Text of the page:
Beware of “free lunch” seminars

Written by Tim Decker.

If you’ve ever received an invitation from a financial or investment company attempting to entice you with the lure of a free meal, you were probably skeptical.

sleazy-salesmanYour intuition couldn't be better. Your skepticism is encouraged by the Financial Industry Regulatory Authority, which recently issued an investor alert titled "'Free Lunch' Investment Seminars – Avoiding the Heartburn of a Hard Sell." The reason you're on the free-lunch mailing list is that the company determined that you have the financial resources to buy their products and services. It's all quite enticing: a free meal with all the trimmings at no obligation, they say. Many large financial service companies routinely hold these events at expensive steakhouses.

The main problem with these seminars is that they often masquerade as education when they are nothing more than sales pitches. The hosts call themselves advisers, but they're usually well-trained salesmen trying to sell high-commission products, such as annuities. The bait to draw you in is a nice lunch or dinner. But this meal is anything but free because you must give them your time and attention and, they hope, your money.
The cost of your meal is a mere business expense. If that expense didn't pay off, these invitations wouldn't land in so many mailboxes. For people who have money to invest, chances are that they will receive a free-meal invitation. According to a survey by FINRA's Investor Education Foundation, four out of five investors age 60 or older have received at least one such invitation in the last three years.

There's nothing inherently illegal with sales people trying to sell investment products, including ones available through their company, to potential prospects over a free meal. Many insurance and investment companies do this on a regular basis. The problem is the methods and tactics that some companies use to persuade–or pressure–you into purchasing their products.

According to the FINRA alert, many of these hosts fail to make all of the required disclosures. This starts with the claims made in invitations. Typically, these invitations fail to state that the host of the event will try to sell attendees financial products or services. Another common concern is exaggerated or misleading claims. Regulators who conducted investigations into 100 of these seminars found that the written materials involved in half of these events contained exaggerated or misleading claims. About 12 percent involved outright fraud, including baseless projections of investment returns or the sale of bogus products.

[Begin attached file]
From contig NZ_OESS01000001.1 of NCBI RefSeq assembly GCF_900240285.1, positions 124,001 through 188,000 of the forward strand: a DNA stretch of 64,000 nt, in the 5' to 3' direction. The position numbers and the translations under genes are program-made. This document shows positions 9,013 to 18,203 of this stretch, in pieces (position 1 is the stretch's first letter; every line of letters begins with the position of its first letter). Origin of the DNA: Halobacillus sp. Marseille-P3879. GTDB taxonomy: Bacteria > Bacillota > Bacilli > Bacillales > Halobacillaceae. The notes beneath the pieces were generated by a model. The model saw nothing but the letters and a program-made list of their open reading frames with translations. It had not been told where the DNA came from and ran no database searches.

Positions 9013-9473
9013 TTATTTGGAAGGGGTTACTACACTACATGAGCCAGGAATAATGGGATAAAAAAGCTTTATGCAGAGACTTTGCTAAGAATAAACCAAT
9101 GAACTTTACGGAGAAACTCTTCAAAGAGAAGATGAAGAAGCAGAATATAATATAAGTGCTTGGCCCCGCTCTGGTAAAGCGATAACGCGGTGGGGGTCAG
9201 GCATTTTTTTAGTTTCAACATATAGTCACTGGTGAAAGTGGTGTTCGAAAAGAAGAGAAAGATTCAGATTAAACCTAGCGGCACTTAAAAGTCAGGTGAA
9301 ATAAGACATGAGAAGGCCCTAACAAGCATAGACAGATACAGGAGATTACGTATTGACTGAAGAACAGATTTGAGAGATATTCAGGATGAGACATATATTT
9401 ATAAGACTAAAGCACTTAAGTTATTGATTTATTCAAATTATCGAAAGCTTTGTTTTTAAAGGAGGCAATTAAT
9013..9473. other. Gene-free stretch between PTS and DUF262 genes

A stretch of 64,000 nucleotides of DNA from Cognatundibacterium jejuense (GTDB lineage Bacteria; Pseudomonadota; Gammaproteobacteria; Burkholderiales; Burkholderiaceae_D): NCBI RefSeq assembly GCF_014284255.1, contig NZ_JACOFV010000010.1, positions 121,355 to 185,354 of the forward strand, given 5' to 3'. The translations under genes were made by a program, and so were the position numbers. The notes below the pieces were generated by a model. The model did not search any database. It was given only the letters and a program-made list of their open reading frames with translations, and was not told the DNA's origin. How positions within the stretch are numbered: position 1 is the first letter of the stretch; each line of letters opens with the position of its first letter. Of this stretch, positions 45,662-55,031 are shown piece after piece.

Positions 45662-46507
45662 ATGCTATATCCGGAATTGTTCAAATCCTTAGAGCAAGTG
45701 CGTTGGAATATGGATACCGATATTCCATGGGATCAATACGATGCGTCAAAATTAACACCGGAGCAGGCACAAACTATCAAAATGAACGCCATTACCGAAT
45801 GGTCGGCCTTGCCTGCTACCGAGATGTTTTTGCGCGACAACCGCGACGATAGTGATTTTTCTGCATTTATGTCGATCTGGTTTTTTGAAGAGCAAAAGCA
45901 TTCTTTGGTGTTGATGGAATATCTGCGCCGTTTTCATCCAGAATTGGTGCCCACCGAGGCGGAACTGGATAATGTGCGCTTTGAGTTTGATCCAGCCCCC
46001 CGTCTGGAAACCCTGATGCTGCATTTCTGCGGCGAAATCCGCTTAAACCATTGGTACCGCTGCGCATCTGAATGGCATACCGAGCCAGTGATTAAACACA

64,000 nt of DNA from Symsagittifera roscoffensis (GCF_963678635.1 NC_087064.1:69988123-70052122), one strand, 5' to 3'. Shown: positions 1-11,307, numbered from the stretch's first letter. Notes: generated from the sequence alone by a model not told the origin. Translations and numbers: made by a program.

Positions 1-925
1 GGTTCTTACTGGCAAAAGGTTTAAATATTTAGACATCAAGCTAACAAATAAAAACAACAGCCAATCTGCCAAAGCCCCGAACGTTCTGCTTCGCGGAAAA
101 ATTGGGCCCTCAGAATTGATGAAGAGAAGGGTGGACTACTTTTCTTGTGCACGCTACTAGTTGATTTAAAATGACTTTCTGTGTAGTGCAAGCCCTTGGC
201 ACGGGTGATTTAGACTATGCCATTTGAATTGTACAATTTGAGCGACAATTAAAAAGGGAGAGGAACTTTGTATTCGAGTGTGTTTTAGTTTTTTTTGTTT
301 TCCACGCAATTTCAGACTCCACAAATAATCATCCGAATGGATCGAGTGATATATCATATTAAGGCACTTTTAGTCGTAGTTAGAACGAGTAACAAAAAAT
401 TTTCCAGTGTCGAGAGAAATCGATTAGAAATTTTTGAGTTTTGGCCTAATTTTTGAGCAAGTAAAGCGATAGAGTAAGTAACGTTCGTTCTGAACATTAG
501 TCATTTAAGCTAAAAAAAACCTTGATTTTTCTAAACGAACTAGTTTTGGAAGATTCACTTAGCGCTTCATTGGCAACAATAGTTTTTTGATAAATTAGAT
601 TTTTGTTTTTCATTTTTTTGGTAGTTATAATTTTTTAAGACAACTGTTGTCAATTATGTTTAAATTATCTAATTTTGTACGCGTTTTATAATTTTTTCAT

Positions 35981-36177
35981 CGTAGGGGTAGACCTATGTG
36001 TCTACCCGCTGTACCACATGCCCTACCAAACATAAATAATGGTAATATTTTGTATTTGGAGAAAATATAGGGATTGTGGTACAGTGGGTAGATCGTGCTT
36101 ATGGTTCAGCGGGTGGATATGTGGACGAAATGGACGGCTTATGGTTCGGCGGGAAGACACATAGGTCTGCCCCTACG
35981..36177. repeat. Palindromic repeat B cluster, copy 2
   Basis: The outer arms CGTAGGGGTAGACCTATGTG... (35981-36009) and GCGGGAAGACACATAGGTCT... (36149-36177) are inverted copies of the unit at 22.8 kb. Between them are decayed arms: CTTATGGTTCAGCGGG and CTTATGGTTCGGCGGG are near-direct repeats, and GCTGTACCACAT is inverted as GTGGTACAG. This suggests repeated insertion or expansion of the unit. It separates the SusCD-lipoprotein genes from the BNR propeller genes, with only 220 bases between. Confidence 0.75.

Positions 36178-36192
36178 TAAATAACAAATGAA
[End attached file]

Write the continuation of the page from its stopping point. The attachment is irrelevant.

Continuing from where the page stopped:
At these events, presentations are made by well-dressed, silver-tongued speakers. It's only natural to be impressed by such individuals, but remember that this showmanship means nothing. They might have earned the money to buy their nice clothes by selling expensive, inappropriate or defective investments to people like you. And, as if that weren't enough, some of these salespeople have disrespectfully referred to attendees as "plate lickers."

There's an assumption that the people doing the talking are the sponsors, but they might not be. Often, insurance companies or other large financial institutions are the true sponsors because, like the advisers doing the talking, they make money from products sold. The best and simplest way for you to avoid these sales events is to never attend. However, if you do plan to attend, check up on the hosts before responding to the invitation. If they are advisers, check to see if they're registered with the Securities and Exchange Commission by accessing the SEC website ( or by contacting your equivalent state agency. If the people conducting the seminar are brokers, check them out with FINRA at And if they're insurance people, contact your state insurance commissioner's office to make sure they're properly licensed.

Anyone making claims to sell products should expect a member of the audience to ask probing questions. You can be that person by asking:

  • What are all the expenses associated with these products? What are the commissions paid to the salesperson?
  • If I buy this investment, will my money be tied up? How soon can I sell without a penalty?
  • For whom is this investment appropriate? (People with cash to invest have different needs than widows on a fixed income.)

As always, decide nothing on the spot. Always insist on getting the answers to these questions in writing. Also, be sure to get an unbiased, professional opinion from your accountant or a fee-only financial adviser who sells no products. At the end of the day, the best course of action to take when that "free lunch" invitation appears in your mailbox is to ignore it, take your spouse out to dinner and happily pay for it yourself. Odds are, that's a much better investment.

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